But for the thousands from Indian Country, it was far more—a crucial historical moment. It stopped the trajectory of 140 years of sordid history at Standing Rock begun with the Battle of Little Big Horn in 1876 and the subsequent assassination of Sitting Bull in 1890. One of the Sioux Council of Elders, Phyllis Young, was at Wounded Knee in 1973, and in 2007, she traveled to Washington DC with Russell Means and other Lakota leaders to notify the State Department that the Lakota Nation had seceded from the U.S. Elder Young was among the Lakota leaders who said they would not forget that history, but they forgave the U.S. She declared that the enmity between the U.S. and the Lakota people was ended and that we had all become one people.
Some of the veterans were disappointed. Having given years of their lives to their country and seeing their country let people down, they wanted to protect and defend the Water Protectors. They had already made significant contributions by helping out in the camps all weekend, but having come because they felt they did not have the luxury of not caring or staying home, they were prepared to right a wrong with the skills of their military experience, the fear control, courage, and situational awareness, which would be used non-violently for good, an important way many atone for moral injury.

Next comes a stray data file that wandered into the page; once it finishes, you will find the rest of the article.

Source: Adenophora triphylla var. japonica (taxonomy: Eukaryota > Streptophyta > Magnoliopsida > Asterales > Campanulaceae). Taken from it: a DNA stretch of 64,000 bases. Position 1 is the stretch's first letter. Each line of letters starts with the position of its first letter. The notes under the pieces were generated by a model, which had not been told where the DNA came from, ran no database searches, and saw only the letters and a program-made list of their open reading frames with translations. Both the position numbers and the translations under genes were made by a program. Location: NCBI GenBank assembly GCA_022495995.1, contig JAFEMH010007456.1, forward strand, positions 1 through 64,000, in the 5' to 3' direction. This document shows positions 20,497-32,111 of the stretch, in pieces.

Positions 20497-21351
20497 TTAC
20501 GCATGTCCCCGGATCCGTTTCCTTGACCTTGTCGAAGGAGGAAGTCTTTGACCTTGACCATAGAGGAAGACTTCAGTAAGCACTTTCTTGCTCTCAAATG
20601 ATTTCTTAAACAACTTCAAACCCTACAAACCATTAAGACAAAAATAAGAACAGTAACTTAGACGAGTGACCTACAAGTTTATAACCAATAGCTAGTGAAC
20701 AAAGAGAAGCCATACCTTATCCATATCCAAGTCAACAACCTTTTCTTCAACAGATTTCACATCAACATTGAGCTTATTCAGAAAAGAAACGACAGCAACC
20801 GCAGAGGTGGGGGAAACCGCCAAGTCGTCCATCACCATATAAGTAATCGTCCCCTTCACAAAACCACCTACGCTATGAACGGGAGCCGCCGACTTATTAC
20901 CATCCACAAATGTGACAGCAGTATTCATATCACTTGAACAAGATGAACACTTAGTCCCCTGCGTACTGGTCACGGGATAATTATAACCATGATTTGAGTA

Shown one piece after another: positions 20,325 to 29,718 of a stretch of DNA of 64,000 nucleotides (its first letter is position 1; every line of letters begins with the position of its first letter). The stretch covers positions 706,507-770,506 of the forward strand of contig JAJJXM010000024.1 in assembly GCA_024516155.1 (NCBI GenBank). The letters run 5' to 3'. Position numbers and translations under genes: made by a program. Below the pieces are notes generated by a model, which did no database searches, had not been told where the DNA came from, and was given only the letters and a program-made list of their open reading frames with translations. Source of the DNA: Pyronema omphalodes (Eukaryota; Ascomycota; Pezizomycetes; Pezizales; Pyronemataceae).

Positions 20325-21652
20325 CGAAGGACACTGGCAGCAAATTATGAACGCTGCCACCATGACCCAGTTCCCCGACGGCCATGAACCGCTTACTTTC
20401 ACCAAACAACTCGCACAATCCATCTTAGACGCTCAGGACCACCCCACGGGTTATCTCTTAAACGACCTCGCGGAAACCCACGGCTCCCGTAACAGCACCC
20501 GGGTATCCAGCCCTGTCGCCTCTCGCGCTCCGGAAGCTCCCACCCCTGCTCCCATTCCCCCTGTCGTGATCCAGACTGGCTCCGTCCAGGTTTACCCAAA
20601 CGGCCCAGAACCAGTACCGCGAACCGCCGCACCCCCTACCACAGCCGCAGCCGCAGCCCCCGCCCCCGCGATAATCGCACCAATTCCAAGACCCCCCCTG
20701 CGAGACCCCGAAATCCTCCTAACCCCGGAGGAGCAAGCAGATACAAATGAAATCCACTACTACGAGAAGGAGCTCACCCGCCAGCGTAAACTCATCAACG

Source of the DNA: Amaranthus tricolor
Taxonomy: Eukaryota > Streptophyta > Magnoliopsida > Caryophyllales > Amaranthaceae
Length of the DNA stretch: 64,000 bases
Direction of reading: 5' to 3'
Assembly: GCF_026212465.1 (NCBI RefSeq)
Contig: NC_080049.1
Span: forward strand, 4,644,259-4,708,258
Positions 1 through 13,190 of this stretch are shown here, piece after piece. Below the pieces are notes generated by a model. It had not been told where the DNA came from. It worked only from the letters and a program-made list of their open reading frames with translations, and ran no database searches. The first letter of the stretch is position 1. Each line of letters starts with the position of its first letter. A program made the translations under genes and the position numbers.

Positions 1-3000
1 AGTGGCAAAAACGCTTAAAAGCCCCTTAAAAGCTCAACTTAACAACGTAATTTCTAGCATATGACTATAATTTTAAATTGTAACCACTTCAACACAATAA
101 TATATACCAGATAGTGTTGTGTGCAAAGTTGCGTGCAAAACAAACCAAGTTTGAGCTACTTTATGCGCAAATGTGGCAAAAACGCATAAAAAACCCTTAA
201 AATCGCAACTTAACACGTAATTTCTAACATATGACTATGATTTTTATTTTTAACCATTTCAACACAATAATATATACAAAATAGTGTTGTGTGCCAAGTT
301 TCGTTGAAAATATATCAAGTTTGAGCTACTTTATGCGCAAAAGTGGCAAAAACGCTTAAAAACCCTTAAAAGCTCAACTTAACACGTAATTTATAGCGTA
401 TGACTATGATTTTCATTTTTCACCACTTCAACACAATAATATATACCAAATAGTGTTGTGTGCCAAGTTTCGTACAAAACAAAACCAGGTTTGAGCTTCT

The veterans made their own history on Monday, however. Eviction Day, Dec. 5, was also the birthday of General Custer, leader of the Seventh Cavalry at Little Bighorn. Led by Wesley Clark, Jr., wearing the uniform of the Seventh Cavalry in which he served as a First Lieutenant, a group of veterans apologized to the Lakota. Clark said:
Many of us, me particularly, are from the units that have hurt you over the many years. We came. We fought you. We took your land. We signed treaties that we broke. We stole minerals from your sacred hills. We blasted the faces of our presidents onto your sacred mountain. Then we took still more land and then we took your children and then we tried to make you speak our language and we tried to eliminate your language that God gave you, and the Creator gave you. We didn’t respect you, we polluted your Earth, we’ve hurt you in so many ways but we’ve come to say that we are sorry. We are at your service and we beg for your forgiveness.
Following upon previous apologies at Standing Rock by churches for their role in colonization and genocide, the veterans’ apology carried deep freight. They knelt before the elders, who, in remembrance, told about the history of suffering of their people. Then, Leonard Crow Dog, on behalf of the Council, accepted the apology. Phyllis Young noted that she would sponsor Clark’s adoption into her community. After elders gave forgiveness, the Native American veterans were invited to walk through the ranks of the other veterans and to offer forgiveness so they could become one group. The tears and hugs were moving to witness and to receive.